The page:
“Let’s do the math then,” he said. “Right now, the biggest use for corn is feed, requiring 5.2 billion bushels. Ethanol is second at 4.9 billion bushels. Exports take up 1.7 billion bushels, with other uses for corn eating up the remaining 1.5 billion bushels. Put together, this means there will be demand for 13.3 billion bushels in 2014, which would translate into 88 million acres of planted corn. Right now, projections are there will be 92 million acres of corn planted in 2014, meaning we would need export demand to increase to 2.3 billion bushels to take up the surplus. Otherwise, there will be a lot of corn looking for a market at the end of 2014, which will undoubtedly push commodity prices down even further.”
Because of these factors, Pottorff predicted that corn production profits will get “very slim” in 2014, making growers more price conscious than they’ve been in several years. “They may cut back on some inputs,” he said. “The U.S. market for fertilizer, corn seed and pesticides is going to shrink — and probably pretty significantly. The bottom line is this: Ethanol growth for corn is largely at an end.”
The Nitrogen Impact
Obviously, nitrogen-based fertilizers could be most severely impacted by any disruption in the corn market. As Doug Hoadley, director of agri-business analysis for CF Industries, Inc., pointed out, corn accounted for 51% of nitrogen fertilizer usage during 2013. And if there are indeed 92 million acres of corn planted in 2014, nitrogen application rates should remain stable to slightly higher.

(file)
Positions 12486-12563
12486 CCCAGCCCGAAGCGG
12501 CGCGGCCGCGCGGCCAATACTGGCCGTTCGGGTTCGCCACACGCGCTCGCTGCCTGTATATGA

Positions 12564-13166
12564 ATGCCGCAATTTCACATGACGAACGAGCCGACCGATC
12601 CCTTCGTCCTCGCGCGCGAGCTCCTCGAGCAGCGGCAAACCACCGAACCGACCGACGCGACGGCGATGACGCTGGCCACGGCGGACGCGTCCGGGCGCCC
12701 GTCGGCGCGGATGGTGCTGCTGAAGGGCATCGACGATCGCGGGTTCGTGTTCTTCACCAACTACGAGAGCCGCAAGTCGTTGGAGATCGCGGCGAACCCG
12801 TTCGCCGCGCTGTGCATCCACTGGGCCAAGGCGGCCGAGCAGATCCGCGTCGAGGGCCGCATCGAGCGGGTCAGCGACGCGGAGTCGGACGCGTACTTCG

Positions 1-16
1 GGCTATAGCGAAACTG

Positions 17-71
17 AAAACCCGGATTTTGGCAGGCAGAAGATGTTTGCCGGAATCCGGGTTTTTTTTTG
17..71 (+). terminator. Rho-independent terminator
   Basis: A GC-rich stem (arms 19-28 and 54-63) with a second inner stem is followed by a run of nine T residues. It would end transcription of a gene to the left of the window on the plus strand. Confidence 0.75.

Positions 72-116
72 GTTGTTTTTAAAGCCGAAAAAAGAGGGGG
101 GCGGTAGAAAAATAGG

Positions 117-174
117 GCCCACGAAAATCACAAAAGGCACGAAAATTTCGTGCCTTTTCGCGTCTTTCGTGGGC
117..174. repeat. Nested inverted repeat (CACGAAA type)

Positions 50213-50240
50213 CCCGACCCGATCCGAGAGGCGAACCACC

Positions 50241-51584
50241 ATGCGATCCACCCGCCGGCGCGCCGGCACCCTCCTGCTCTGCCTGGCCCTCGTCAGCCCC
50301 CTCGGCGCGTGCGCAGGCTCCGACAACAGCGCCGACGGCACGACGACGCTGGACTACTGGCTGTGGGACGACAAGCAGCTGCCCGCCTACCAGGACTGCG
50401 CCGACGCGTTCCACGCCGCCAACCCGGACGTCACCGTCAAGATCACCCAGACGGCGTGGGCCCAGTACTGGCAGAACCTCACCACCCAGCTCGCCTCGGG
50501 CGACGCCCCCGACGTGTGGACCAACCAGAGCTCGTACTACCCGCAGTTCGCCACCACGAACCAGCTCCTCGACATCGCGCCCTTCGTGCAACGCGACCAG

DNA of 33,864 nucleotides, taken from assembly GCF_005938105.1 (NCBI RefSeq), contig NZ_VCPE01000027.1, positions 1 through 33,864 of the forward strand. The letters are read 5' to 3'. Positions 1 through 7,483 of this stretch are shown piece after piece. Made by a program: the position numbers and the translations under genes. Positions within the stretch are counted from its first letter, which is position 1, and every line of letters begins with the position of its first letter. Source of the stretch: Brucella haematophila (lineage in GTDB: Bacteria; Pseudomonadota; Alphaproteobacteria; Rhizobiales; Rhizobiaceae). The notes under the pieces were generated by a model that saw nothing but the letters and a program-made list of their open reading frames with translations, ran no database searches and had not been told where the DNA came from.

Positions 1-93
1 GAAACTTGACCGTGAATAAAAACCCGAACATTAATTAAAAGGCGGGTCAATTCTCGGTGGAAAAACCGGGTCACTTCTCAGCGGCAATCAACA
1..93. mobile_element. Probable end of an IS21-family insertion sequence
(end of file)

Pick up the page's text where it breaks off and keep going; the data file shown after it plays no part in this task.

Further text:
“Right now, we are anticipating nitrogen fertilizer demand next year to be 13.3 million tons, down approximately 0.7% from 2013,” said Hoadley. “Ammonia demand should be up 1.2% to 3.5 million tons, but we forecast urea and UAN demand to be down 5.4% to 3.7 million tons and 2.1% to 4 million tons, respectively.”
What could help boost these figures even further, he added, is the fact that natural gas prices have remained low. Another speaker, John Harpole, president of Mercator Energy, told attendees this indeed should be the case during 2014, thanks largely to the expansion of shale gas drilling operations. “Shale gas drilling has grown from 4% of natural gas production in the U.S. a few years ago to 42% today,” said Harpole. “Right now, I don’t see us ever getting above the $5 shelf for natural gas. Instead, prices will remain in the $3.50 to $4.75 range, which should encourage more investment in nitrogen fertilizer production.”
In addition to nitrogen fertilizer overall demand dropping slightly, phosphate demand is also expected to be off some during 2014. According to Mike Rahm, vice president market & strategic analysis for The Mosaic Co., the North American marketplace is projected to use 9.8 million tons of phosphate this year, down from 10.1 million tons used in 2013.
“This drop will mirror the drops taking place in the main commodities markets, which are down 40% from their 2011 peaks,” said Rahm. “We however are hoping this will be the phosphate market’s bottom and it will begin to recover in the coming years.”
Likewise, the potash market remains challenging for producers. According to Paul Burnside, principal consultant, potash for CRU International, the U.S. market for potash remains flat and likely won’t pick up during the new year. “The takeaway is that the U.S. crop mix could help potash demand, but probably won’t in 2014,” said Burnside. “The fall application rates for 2013 were better than in 2012, but below the 2011 rates.”
He further added that because end users of potash are buying on an as-needed basis, producer and ag retailer inventories have continued to climb, eroding prices in the process. “The current trend of capacity growth without demand growth is not sustainable,” warned Burnside.